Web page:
Professional wedding videographers can range in price from $500 to over $5,000. What gives? As long as they’re professionally trained, properly equipped and experienced, why the drastic difference in price?
First of all, it’s important to understand that videographers (this goes for photographers and other artists too), assign a value to their work based on their time, effort, equipment, expertise, and a whole lot of factors that can vary from artist to artist, depending on their approach and demand for their product.
That said here are a couple of factors for you, the engaged couple, to consider when picking a wedding videographer. Rather than making a decision based solely on price, this information will hopefully help you compare “apples to apples” and cut costs only where you really want to cut costs, and spend where your money is being put to good use, according to your priorities.
Filmic versus Documentary
The terms, “filmic” and “documentary” get thrown around a lot, and can mean different things to different people. Often times, a videographer won’t strictly belong to one category or the other. If you’re not sure where a certain videographer fits in, just ask to see a sample of a complete wedding they have shot and edited… then decide if you like it. Then, who cares what it’s called? If you like it, you like it.
Usually, a “filmic” look implies that a video has been shot widescreen or 16:9 (with the growing popularity of widescreen TVs, most videographers shoot widescreen these days anyway), with saturated colours, and some dramatic slow motion effects. It can also mean very stable moving shots created with the help of cranes or jib arms, steadicam apparatus, etc.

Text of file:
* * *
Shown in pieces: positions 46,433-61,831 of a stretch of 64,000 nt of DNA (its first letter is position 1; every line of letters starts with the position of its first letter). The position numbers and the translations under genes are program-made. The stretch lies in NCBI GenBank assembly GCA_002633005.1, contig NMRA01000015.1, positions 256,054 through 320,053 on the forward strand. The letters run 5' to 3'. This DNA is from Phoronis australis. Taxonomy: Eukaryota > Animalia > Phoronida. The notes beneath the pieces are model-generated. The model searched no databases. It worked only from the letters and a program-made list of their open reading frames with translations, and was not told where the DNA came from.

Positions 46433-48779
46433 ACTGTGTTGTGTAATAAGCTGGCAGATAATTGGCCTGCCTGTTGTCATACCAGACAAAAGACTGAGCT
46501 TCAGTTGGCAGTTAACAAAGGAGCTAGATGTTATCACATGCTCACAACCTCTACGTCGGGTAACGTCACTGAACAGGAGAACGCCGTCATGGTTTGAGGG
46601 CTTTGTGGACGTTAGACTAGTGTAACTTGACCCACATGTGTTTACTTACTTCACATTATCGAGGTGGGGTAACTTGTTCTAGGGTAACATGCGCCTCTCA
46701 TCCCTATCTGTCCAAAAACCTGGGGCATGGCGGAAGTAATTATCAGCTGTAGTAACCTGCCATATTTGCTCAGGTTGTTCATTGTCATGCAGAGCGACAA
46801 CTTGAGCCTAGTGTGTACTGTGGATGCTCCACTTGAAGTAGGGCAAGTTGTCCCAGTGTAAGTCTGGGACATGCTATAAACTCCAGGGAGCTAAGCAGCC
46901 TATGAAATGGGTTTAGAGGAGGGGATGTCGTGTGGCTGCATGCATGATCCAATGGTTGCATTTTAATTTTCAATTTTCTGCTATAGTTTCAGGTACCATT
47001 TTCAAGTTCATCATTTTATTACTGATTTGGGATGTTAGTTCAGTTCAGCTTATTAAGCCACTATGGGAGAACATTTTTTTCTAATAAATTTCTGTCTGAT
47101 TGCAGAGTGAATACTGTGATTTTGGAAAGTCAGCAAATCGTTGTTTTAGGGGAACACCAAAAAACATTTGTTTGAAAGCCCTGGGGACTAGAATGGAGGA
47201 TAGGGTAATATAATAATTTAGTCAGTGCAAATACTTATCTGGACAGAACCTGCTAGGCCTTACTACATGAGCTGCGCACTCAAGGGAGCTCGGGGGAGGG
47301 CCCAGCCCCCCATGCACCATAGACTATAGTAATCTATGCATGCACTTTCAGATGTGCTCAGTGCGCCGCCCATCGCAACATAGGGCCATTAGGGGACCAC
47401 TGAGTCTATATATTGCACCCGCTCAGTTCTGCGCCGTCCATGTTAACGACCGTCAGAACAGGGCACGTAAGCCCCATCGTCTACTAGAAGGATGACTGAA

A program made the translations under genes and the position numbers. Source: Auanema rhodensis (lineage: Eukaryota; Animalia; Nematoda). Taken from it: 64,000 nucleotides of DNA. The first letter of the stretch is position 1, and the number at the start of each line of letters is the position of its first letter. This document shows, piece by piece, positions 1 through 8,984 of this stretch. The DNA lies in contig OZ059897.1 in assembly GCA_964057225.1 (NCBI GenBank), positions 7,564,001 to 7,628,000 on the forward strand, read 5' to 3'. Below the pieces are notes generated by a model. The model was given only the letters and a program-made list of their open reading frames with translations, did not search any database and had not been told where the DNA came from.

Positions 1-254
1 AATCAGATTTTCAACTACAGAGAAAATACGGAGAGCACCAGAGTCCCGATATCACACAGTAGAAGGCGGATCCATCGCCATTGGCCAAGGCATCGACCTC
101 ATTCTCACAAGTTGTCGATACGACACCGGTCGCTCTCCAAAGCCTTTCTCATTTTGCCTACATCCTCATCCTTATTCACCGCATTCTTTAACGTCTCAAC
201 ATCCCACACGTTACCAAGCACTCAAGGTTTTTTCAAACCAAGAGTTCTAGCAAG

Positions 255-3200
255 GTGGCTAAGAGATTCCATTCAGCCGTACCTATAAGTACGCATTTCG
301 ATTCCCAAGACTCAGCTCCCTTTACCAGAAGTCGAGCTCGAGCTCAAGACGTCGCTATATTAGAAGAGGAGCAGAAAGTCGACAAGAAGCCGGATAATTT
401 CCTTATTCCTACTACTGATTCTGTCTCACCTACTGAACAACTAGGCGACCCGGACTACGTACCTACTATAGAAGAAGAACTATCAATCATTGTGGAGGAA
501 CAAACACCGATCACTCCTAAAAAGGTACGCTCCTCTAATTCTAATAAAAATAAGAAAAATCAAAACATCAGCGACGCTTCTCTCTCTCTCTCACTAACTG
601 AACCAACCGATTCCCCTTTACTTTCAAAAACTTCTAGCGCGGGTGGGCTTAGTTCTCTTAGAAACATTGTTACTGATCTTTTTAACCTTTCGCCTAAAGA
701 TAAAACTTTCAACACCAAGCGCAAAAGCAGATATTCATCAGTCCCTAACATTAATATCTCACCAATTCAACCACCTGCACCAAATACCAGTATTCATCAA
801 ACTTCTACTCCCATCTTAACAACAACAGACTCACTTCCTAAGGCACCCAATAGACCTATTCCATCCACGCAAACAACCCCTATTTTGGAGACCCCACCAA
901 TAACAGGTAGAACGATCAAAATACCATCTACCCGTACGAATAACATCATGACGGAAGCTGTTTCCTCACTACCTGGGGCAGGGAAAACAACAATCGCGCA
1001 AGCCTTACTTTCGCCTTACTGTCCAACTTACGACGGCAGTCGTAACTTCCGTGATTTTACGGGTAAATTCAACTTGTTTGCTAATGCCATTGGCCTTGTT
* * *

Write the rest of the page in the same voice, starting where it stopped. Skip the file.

The advantages to going with a filmic videographer, is that you literally get a chance to star in your own professionally shot movie. You will be beautifully lit, and captured from the right angles, and only the best, most glamorous shots will make the final cut. You may never look better!
The drawback, of course, is the cost. It takes a lot of people to put a production like this together, not to mention a lot of high end equipment. And finally, there is editing time: for a truly filmic experience, several hours in an editing suite is required to synch up footage from multiple cameras, mix sound and music, create transition effects and titles, etc.
Another drawback, depending on your point of view, is it is not an ideal setup for the camera-shy. You will be surrounded by a crew, lights, and equipment. You will likely be aware of the cameras. You may occasionally have to wait for the cameras to get in place or re-enact for the cameras if necessary.
A “documentary” approach implies that your video is shot with less bulky equipment, and you might only get one or two cameramen with this approach.
The drawback of a documentary approach is it’s going to have a grittier look than the filmic approach. How gritty? Again, this is going to vary from shooter to shooter, so ask to see a sample DVD to come to your own conclusion.
The major advantage of a documentary approach is that because the equipment is lighter, the shooters have more flexibility, so they can move and capture spontaneous moments as they happen naturally. The approach is less obtrusive, and when done correctly, you shouldn’t feel the cameras around you a whole lot. The cost for a documentary approach should be less: the equipment isn’t as high end or cumbersome and you can get away with less people on set. How smooth the final DVD looks depends on the amount of time allocated to editing, and this can vary from production house to production house.